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A Brown Study.

Break from me all the coarser ties of life, —

The hope of gain, the bitter lust of power, Kind Nature takes my soaring heart to wife,

And bids me taste one uninfected hour.

II.

No freaked silver floats above my head,

No speck of foam dissolves beneath my feet, But has a lesson in it, and a thread

To draw me onward into fancies sweet.

III.

Now all about is harmony,—the waves

Advance and vanish, as a maiden's feet, Nor strive again to kiss the rocky caves

They lightly played with, in the noon-day heat.

iv. The polypi, to which the waves retire,

Work out the end for which they were ordained; Nor cherish hopes, nor kindle with desire,

To shine at once, about a lady's hand.

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When I was quite a boy, I yearned towards art;

All outward things stole to my pencil's end; I took sweet Nature to my bounding heart,

And warmed it with the smiling of a friend.

VIII.

Then men who knew her not, but still would know,

Came to me, lightly saying, “ This is wrong: Clouds float not thus above us, nor doth snow

Give purple tints, when shades are growing long;

IX.
Her leaves are green, not red; her sky is blue;

And sheep are gray, not spangled is their fleece; And rocks are brown, not of that orange hue.

You masquerade, not imitate her!" "Peace !"

I cried, and cast my pencil from my hand:

“ To paint for blind men is a sorry scheme. I cannot cleanse your eyes with fairy wand,

And will not stoop to your most vulgar theme.

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XII.
But if you will not have it thus, I go,

And cast my pencil bravely to the wave:
Reflecting still the blue of heaven below-

Sea ! wash it lightly to my dead hope’s grave."

XIII.

I seized a pen: it laboured o'er my page;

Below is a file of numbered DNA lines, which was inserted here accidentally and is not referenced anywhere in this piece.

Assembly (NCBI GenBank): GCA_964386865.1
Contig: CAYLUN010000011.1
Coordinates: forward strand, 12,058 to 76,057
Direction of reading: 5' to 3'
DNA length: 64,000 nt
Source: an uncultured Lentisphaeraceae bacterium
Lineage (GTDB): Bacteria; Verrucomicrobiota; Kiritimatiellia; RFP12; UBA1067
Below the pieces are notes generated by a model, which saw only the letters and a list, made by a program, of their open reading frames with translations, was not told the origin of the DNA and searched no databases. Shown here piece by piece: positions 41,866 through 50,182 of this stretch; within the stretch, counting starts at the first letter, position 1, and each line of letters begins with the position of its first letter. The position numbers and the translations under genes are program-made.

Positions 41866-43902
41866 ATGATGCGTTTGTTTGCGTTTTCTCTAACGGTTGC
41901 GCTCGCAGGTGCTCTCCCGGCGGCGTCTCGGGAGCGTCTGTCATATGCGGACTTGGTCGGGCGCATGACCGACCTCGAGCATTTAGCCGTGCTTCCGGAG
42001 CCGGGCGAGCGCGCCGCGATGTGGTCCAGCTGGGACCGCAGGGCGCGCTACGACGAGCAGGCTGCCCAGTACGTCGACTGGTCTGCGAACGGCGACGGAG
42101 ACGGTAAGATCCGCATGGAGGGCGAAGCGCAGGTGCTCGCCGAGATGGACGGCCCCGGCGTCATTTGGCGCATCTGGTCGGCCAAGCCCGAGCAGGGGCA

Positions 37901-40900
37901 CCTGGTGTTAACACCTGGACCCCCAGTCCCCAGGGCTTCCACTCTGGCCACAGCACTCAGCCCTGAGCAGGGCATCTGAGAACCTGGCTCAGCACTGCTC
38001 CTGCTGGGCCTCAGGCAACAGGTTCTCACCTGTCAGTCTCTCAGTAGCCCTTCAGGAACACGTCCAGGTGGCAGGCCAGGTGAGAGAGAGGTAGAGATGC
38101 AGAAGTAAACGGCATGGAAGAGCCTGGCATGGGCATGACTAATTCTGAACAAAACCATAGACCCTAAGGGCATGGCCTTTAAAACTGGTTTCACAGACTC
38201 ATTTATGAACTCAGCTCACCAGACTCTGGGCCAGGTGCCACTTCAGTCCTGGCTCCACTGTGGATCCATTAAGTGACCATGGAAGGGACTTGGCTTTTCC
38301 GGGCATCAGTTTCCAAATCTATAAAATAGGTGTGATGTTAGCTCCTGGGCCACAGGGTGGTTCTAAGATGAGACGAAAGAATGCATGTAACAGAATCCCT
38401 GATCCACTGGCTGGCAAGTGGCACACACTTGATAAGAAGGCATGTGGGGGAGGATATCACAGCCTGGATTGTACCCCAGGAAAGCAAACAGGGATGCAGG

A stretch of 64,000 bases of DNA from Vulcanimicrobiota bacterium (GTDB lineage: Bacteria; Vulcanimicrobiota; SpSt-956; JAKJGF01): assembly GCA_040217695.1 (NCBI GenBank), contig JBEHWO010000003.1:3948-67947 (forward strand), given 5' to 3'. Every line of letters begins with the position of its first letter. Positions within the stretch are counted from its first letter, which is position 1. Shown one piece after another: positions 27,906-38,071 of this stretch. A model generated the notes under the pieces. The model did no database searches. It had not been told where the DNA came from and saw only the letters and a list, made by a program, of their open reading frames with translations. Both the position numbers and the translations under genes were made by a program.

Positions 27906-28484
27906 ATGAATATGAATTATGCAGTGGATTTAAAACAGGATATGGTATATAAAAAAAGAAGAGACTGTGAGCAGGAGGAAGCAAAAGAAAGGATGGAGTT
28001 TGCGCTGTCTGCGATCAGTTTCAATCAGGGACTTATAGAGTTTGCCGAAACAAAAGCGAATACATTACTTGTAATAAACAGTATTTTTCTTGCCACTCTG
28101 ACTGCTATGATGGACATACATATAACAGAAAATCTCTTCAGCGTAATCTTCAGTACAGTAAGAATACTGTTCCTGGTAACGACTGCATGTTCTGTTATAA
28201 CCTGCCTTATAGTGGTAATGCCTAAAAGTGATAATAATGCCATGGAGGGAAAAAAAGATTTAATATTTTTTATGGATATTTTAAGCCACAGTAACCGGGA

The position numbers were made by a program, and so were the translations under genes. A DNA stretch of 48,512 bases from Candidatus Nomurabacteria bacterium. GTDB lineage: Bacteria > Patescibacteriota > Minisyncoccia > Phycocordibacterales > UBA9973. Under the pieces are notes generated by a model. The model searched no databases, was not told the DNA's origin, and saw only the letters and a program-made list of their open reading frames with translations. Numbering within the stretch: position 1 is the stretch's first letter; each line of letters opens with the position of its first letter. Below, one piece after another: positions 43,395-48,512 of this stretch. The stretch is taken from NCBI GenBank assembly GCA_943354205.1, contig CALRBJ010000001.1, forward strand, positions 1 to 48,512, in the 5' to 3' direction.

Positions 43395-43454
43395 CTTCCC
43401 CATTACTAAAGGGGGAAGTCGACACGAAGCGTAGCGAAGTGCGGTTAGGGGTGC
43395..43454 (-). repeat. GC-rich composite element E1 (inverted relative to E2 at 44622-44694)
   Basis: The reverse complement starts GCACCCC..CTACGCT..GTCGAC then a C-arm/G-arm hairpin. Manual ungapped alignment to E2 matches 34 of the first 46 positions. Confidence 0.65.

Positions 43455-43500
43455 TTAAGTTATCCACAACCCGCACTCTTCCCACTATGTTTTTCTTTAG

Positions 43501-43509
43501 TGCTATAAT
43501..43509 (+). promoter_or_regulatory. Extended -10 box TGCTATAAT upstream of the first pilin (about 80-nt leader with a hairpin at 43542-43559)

My hand was cramped, my thoughts were all awry; Yet, with a boldness foreign to the age, My mind lay struggling with some mystery.

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I said that Nature never did repeat;

That he was great who made some new advance; That you might find in any quiet street

A man to copy-give him but the chance.

XVI.

The true aim was, from study to deduce;

To read rew truths in the sad lives of men; From old laws winnow happy facts for use,

And garland them with a poetic pen.

XVII.

I told a story-rough, it may be,-still

The blood of breathing life was in the page ; There were few mysteries foreboding ill,

Few handsome angels in paternal cage.

XVIII.

It was not in three volumes- what of that?

Is human nature always parcelled out To give one book as tangled as a mat,

One yielding a long evening of doubt,

XIX.
And one of day-break joyed by wedding-bells ?

Are voices always in a trio raised ?
Oh! not with compasses the true man tells

How he was loved, and set aside, and praised !

XX.
Ah, me! the sun is leaning on the west ;

The ship is swiftly sailing from the sun.
Shall I throw pebbles, in this sad unrest,

Throughout my life, and die with nothing done?